A couple weeks ago, I was discussing a lot of details of my childhood with somebody on a Zoom call. We discussed things I’ve done, things my parents have done, and how I’ve processed it. One important question that this person asked was, “imagine you’ve just won the $1,000,000 lottery. What are you going to do with it?”
The question obviously seemed a bit unrealistic, but I tried to seriously imagine what I’d do if I won the lottery. After taking a bit to consider my answer, I responded, “you know, I’d probably just buy a nice house and save the rest. I could spend it all on cars, traveling, etc., but then I’d have no money left. Living in complete financial security sounds really peaceful, and I’d much rather do that if I were to win the lottery.”
I believe the main reason for this response is due to how my family’s finances were growing up. We went homeless twice: once when I was 10, and the other when I was 16. We were evicted the first time, and the second time was just seriously poor planning when selling our house. I remember constantly being served eviction notices on rentals and barely scraping by, no matter how much money we made. When we got huge bonuses, even thousands of dollars at once, it was immediately squandered on wants instead of being saved. The idea was that, as long as the bank accounts were at $0.00 or above, nothing else matters.
This financial style was a very poor one (no pun intended). One forgotten bill, and you’re negative. I’d say that experiencing this risky financial situation is the largest reason why I’ve been pretty frugal since moving out on my own.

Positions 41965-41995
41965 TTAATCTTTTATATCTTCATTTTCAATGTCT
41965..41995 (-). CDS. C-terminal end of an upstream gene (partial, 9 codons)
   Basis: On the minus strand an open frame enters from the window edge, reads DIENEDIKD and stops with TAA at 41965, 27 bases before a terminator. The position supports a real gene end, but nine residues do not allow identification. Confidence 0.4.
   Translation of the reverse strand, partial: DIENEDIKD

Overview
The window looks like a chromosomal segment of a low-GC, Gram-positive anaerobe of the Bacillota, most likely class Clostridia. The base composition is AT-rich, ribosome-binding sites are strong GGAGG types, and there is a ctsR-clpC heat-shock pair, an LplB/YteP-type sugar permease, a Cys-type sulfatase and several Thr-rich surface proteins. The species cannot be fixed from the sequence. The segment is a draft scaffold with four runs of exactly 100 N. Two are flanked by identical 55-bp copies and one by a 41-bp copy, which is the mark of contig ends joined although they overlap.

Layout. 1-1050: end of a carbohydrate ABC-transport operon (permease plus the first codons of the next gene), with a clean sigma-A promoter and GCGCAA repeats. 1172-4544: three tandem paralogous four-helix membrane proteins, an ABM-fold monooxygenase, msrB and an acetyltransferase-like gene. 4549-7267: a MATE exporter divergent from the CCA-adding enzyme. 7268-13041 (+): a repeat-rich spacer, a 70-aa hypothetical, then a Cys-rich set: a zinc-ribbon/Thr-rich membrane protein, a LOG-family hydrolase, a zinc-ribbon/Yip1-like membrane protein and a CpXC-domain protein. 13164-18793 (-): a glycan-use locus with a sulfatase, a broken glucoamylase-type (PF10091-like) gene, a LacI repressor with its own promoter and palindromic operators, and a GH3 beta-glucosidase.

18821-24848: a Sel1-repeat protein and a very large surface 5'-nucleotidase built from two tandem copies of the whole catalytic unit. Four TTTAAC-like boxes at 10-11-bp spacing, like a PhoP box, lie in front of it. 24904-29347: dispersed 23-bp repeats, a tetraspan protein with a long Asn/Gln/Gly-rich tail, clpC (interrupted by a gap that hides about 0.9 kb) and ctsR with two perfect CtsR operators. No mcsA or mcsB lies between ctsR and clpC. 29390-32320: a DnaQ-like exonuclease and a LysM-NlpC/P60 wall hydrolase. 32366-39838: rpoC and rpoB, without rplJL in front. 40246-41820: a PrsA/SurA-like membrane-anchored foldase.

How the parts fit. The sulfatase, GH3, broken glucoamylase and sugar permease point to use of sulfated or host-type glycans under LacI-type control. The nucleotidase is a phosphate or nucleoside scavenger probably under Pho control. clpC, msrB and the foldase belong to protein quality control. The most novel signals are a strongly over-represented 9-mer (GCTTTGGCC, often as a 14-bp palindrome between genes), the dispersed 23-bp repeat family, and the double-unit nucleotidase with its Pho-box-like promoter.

Not long after moving to Texas, I found really cool ways to save money, especially on food. Looking back, however, it’s important to find a balance between price and health. For example, I used to (and maybe still do) buy most of my food from the Sam’s Club cafe. I ended up saving a ton on items every month, but probably at some expense to my health.
Since moving to Texas in July of 2022, I’ve managed to save an amount that I feel financially “comfortable” with. While I try to be pretty frugal, I’ve lately been trying to find more of a balance and spend more on wants now that I’m financially stable. I only have one life on this earth, so I want to make some cool memories in my young adult life.
So yeah, if I won the $1,000,000 lottery, I suppose I’d just appreciate complete financial stability; no eviction, no worrying about any bills, and just overall financial peacefulness. As previously mentioned, I think it’s important to find a life lesson in every life experience. In the case of experiencing tight finances during childhood, I’d say it’s taught me the importance of financial responsibility. I’ve learned that it’s pertinent that I keep watch over my money and that I make smart decisions with it.